Note: some of the images in this post seem to be displaying incorrectly on some web browsers. So sorry about that. I can’t seem to get to the bottom of it at the moment, as it all looks hunky dory on my mac and I’ve still got a lot to learn about this stuff. I shall endeavour to delve deeper into this when I next have holidays. Thanks to those who gave me the heads up!
Now to something that kicked off just before exams: mulberry season. I was supposed to talk about this, ah, while the fruit was still in season; but better late than never I suppose. Now you have summer, autumn and winter to scout out mulberry trees and start dreaming purple, juicy dreams for spring 2014.
Deep, dark purple used to be my favourite colour. Then it was blue, then green…then various berry shades of pink. But now, I’m returning to my first love. Because I finally went mulberry picking.
It was probably September when a couple of friends started telling me about the mulberry tree that they’d been watching. It was towards the end of mulberry season when we finally set a date to go mulberry picking together. Originally, the plan had been to pack sandwiches and ginger beer – but we weren’t quite organised enough in the end. Next time perhaps. In any case, it was the absolute best morning to be out picking berries: sunny and warm with flowers everywhere.
The tree itself is the stuff of childhood dreams. Thoughtful gnarly footholds twist their way up the trunk; and once up there, you can perch comfortably on a branch, or go all the way to the top and stick your head out above the canopy. The arrival of a couple of bright-eyed kids cut our wonderment short, however. It was time to get down to business. There were plenty of berries, but of course the especially large and juicy ones were just a bit further, out where there was little room to climb. One of the kids scurried along a slender branch in front of me, in the direction of a patch that I had my eye on. I’m not sure if I was indignant at the loss, or jealous that I was too big to climb out where the branches were so dense and tangled…
I needn’t have worried, of course. Between some teamwork (Left a bit. Right…there!) and the discovery of a second tree; we wound up with oodles of berries…and a few stains which later called for the frenzied application of Sard Wonder soap. On our way home, we popped in at the grocery store to procure some provisions for the makings of a crumble.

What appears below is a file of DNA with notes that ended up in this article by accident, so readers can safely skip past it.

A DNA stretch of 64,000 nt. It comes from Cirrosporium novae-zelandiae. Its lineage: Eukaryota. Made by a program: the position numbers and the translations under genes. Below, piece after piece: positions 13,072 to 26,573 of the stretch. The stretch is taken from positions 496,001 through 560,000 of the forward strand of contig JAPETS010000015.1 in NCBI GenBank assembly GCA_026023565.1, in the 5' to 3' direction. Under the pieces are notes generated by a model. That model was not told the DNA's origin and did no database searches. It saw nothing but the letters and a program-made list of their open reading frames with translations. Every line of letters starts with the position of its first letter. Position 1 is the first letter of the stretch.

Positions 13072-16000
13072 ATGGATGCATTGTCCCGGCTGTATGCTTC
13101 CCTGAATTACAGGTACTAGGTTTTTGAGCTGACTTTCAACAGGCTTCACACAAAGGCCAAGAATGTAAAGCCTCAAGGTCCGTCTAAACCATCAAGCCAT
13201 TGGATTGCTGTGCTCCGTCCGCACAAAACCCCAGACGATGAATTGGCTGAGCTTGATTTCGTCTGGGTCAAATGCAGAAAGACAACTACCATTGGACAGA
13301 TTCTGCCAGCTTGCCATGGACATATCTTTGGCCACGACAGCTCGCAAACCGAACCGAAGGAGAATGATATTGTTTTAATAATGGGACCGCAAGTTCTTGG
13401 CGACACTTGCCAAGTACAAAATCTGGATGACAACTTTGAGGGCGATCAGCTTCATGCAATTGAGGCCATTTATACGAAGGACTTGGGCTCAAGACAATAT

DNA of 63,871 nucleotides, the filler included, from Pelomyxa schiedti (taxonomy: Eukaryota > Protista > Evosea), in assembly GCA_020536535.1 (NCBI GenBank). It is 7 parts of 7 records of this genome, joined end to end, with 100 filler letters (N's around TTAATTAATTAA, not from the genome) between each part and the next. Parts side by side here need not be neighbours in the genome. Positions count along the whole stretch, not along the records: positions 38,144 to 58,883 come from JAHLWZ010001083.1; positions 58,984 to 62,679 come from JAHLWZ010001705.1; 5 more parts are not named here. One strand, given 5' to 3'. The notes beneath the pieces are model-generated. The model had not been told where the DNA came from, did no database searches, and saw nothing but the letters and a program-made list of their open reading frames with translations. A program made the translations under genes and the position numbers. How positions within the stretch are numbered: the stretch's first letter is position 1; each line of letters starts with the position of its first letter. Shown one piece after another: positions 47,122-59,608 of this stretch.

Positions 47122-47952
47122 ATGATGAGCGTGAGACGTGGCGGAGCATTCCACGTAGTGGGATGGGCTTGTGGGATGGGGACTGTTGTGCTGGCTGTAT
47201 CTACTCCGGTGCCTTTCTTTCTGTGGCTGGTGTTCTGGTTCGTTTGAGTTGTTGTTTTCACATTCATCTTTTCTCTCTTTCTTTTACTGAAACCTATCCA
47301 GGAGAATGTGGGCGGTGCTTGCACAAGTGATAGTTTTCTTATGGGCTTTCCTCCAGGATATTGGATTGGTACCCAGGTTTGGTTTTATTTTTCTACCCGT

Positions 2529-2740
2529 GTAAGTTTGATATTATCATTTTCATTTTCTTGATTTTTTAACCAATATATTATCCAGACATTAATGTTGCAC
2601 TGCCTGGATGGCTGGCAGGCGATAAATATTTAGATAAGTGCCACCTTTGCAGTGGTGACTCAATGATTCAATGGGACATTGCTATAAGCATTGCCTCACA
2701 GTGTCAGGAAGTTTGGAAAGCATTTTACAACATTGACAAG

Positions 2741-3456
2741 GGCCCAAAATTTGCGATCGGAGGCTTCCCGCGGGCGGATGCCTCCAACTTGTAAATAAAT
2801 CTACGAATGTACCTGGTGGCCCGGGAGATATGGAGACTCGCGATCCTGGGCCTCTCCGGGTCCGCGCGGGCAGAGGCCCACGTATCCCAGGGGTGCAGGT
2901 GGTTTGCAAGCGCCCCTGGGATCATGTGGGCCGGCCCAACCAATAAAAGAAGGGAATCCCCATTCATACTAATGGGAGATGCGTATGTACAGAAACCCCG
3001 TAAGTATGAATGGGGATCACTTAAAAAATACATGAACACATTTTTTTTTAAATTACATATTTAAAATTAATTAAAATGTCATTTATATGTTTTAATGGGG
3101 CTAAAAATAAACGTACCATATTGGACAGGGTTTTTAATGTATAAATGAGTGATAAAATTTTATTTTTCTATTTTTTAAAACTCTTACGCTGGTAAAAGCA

Back home, we got to work. The berries were tumbled into a great big bowl, de-stemmed, and washed gently. A few spoons each of flour and sugar were applied, and the berry people dumped the lot into a large oven proof dish (Please forgive the alfoil tray!). The berries don’t leak or shrink a real heap in cooking, so we didn’t bother with pre-cooking.
Sleeves were rolled up and we then made a huge batch of crumble topping, based on Honeycomb Valley’s recipe. For a crumble to serve approximately 6 greedy people – and a container full to keep in the fridge for next time – here’s my take on Honeycomb Valley’s lovely recipe:
Mulberries, few spoons of raw sugar and flour
2 c of plain, wholemeal flour (I bet spelt flour would be lovely)
1 1/4 c raw sugar
4 c of your choice of rolled grains
1 tbsp & 2 tsp cinnamon or mixed spice (that’s 30ml for those who don’t have 20mL tablespoons)
250g of diced butter (leave it out on the bench to soften while you’re washing berries)
1. Preheat oven at 180 degrees C.
2. Tumble the mulberries into a great big bowl, de-stem them (leaving a little of the stem on when you pick them minimises leakage on the trip home), wash gently and drain well. Stir through a few spoons each of flour and sugar. Dump the lot into a large oven proof dish.
3. Using your fingertips, make pecking like motions to to grab and rub together the ingredients, allowing it to fall back into the bowl each time. If your bowl is as big as ours was, grab someone else and stick their hands in too. Reminisce about the crumbles your relatives make until the mix resembles a pile of sugary rubble. I was taught that at the end, the palms of my hands should still be clean. So sugary fingertips only. But hey. I’m a bit of a clumsy cook.
4. Spoon crumble topping liberally over the dish full of prepared fruit. Don’t bother with sprinkling extra sugar over the fruit before hand. Crumbles don’t need to be saccharine sweet. Bake for 20-25 minutes until golden, and the fruit juices are bubbling and busting out the sides of the dish.
5. Smother in vanilla ice-cream and sink your best silver spoons through the oaty topping into the tart and oozing depths.
Note: Usually I’d use 4 cups of straight oats. But this time, I had a mix of rolled oats, rice, rye, barley and triticale on hand. I’m buying that stuff again. Changing up your grains lends the your crumble a slight nuttiness and an extra ‘chew’ that’s pretty darn good